Plagiarism Policy Plagiarism is the use of someone else's thoughts, words, ideas, or lines of argument in your own work without appropriate documentation (a parenthetical citation at the end and a listing in "Works Cited")-whether you use that material in a quote, paraphrase, or summary. It is a theft of intellectual property and will not be tolerated, whether intentional or not.

Student Honor Creed

As an MSU Student, I pledge not to lie, cheat, steal, or help anyone else do so."

As students at MSU, we recognize that any great society must be composed of empowered, responsible citizens. We also recognize universities play an important role in helping mold these responsible citizens. We believe students themselves play an important part in developing responsible citizenship by maintaining a community where integrity and honorable character are the norm, not the exception. Thus, We, the Students of Midwestern State University, resolve to uphold the honor of the University by affirming our commitment to complete academic honesty. We resolve not only to be honest but also to hold our peers accountable for complete honesty in all university matters. We consider it dishonest to ask for, give, or receive help in examinations or quizzes, to use any unauthorized material in examinations, or to present, as one's own, work or ideas which are not entirely one's own. We recognize that any instructor has the right to expect that all student work is honest, original work. We accept and acknowledge that responsibility for lying, cheating, stealing, plagiarism, and other forms of academic dishonesty fundamentally rests within each individual student. We expect of ourselves academic integrity, personal professionalism, and ethical character. We appreciate steps taken by University officials to protect the honor of the University against any who would disgrace the MSU student body by violating the spirit of this creed. Written and adopted by the 2002-2003 MSU Student Senate.

Students with Disabilities The Americans with Disabilities Act (ADA) is a federal anti-discrimination statute that provides comprehensive civil rights protection for persons with disabilities. Among other things, this legislation requires that all students with disabilities be guaranteed a learning environment that provides for reasonable accommodation of their disabilities. If you believe you have a disability requiring an accommodation, please contact the Disability Support Services in Room 168 of the Clark Student Center, 397-4140.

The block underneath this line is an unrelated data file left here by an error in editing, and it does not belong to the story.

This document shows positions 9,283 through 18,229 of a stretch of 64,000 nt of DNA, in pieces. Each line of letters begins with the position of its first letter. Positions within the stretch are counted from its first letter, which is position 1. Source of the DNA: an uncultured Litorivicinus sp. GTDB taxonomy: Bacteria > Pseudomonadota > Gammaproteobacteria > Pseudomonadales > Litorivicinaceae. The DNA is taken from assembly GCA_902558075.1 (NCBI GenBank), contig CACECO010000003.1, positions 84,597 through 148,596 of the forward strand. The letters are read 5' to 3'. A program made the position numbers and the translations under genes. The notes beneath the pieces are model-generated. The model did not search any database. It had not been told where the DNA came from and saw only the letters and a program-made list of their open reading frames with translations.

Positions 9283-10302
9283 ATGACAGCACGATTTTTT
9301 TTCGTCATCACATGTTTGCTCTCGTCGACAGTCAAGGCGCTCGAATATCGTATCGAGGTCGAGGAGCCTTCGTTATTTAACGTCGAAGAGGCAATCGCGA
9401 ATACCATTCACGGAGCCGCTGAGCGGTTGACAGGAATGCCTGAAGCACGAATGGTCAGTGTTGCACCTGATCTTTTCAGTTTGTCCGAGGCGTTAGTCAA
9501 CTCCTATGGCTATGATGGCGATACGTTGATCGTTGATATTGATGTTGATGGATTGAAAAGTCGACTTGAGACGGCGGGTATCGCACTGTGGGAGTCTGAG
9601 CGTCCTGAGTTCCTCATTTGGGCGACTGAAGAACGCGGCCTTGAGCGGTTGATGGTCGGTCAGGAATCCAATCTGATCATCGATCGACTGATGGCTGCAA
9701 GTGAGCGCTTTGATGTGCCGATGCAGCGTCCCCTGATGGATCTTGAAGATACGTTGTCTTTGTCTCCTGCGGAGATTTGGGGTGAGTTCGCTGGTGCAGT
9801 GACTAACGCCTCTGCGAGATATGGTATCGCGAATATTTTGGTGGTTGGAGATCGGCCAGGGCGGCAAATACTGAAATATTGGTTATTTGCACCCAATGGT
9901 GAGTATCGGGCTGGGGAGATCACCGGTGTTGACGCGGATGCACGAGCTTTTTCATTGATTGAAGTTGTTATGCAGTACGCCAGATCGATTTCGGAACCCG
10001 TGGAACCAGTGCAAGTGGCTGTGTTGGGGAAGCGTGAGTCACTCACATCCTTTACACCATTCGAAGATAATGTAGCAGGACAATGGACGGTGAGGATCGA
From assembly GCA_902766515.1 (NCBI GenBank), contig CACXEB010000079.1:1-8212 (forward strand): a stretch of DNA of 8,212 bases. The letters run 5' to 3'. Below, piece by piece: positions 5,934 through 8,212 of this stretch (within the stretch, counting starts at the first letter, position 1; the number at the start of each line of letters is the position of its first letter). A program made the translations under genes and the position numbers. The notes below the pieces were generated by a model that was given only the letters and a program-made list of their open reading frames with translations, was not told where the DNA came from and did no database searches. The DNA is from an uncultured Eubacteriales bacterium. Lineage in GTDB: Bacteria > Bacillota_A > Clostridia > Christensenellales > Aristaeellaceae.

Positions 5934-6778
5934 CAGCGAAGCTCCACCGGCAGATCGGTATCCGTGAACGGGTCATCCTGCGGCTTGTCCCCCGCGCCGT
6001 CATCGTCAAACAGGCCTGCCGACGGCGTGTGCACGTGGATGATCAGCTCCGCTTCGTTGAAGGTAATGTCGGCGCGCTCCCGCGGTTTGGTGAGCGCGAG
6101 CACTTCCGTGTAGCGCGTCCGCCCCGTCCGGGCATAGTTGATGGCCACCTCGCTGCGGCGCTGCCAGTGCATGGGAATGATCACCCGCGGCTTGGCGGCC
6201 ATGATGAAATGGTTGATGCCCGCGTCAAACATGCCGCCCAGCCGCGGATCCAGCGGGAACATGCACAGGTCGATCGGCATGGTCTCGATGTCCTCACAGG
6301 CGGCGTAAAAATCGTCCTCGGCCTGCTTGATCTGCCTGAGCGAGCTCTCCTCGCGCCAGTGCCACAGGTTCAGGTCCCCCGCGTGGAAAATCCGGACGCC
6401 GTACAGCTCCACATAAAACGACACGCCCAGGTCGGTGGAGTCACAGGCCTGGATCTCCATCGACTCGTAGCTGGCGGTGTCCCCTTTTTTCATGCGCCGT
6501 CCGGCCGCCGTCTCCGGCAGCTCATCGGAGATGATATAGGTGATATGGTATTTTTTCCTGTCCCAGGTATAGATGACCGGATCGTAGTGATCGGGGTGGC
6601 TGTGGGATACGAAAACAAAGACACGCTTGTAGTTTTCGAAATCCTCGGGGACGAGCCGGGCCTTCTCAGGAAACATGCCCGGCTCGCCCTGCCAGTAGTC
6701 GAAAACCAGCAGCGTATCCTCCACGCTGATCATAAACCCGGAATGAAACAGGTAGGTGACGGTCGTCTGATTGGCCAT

Safe Zones Statement The professor considers this classroom to be a place where you will be treated with respect as a human being - regardless of gender, race, ethnicity, national origin, religious affiliation, sexual orientation, political beliefs, age, or ability. Additionally, diversity of thought is appreciated and encouraged, provided you can agree to disagree. It is the professor's expectation that ALL students consider the classroom a safe environment.

Contacting your Instructor All instructors in the Department have voicemail in their offices and MWSU e-mail addresses. Make sure you add your instructor's phone number and e-mail address to both email and cell phone lists of contacts.

Attendance Requirements

Attendance Policy:
Students are expected to attend all class meetings for this course, Each meeting of the class will
run as scheduled.
Students are expected to attend all classes for the full period, following the university
attendance policy.
(See Midwestern State University Undergraduate). Attendance will be
taken at the beginning of each class period. If you should come in late, you must tell me at
the end of that class period in order for an absence to be changed to a tardy. So as not to
disturb the class, you are not to walk in and out of the classroom during the class period except
for an emergency.

Other Policies

Missed Tests

Do not miss any exam. NO makeup exams will be rescheduled unless arrangements are
made before the exam is given to the class.
Make-up examinations will be given only in extreme cases where you have a proper reason
and supporting documentation for missing an exam. Documentation from a proper
authority supporting your absence must be provided immediately upon your return to
Proper reason includes absences for university sponsored activities, illness (verified
with a doctor’s note) and death.



Academic Integrity:
With regard to academic honesty, students are referred to the “Student Honor Creed” on p. 23
of Midwestern State University Undergraduate Catalog, Vol. LXXV, No. 2.

All students are expected to pursue their scholastic careers with honesty and integrity. Your
name on any assignment is your pledge that all work contained therein is yours alone. This
policy is applicable in all situations unless teamwork is specified. It is the philosophy of this
instructor and Midwestern State University that academic dishonesty is a completely
unacceptable mode of conduct and will not be tolerated in any form. All persons involved in
academic dishonesty will be disciplined in accordance with University regulations and
procedures. Discipline may include suspension or expulsion from the University.
Academic dishonesty includes, but is not limited to, cheating, collusion, and plagiarism (the
act of using source material of other persons, either published or unpublished, without
following the accepted techniques of crediting, or the submission for credit of work not the
individual’s to whom credit is given).

“By enrolling in this course, the student expressly grants MSU a “limited right” in all
intellectual property created by the student for the purpose of this course. The “limited
right” shall include but shall not be limited to the right to reproduce the student’s work
product in order to verify originality and authenticity, and educational purposes.”

Writing Proficiency Requirement All students seeking a Bachelor's degree from Midwestern State University must satisfy a writing proficiency requirement once they've 1) passed English 1113 and English 1123 and 2) earned 60 hours. You may meet this requirement by passing either the Writing Proficiency Exam or English 2113. Please keep in mind that, once you've earned over 90 hours, you lose the opportunity to take the $25 exam and have no option but to enroll in the three-credit hour course. If you have any questions about the exam, visit the Writing Proficiency Office website at, or call 397-4131.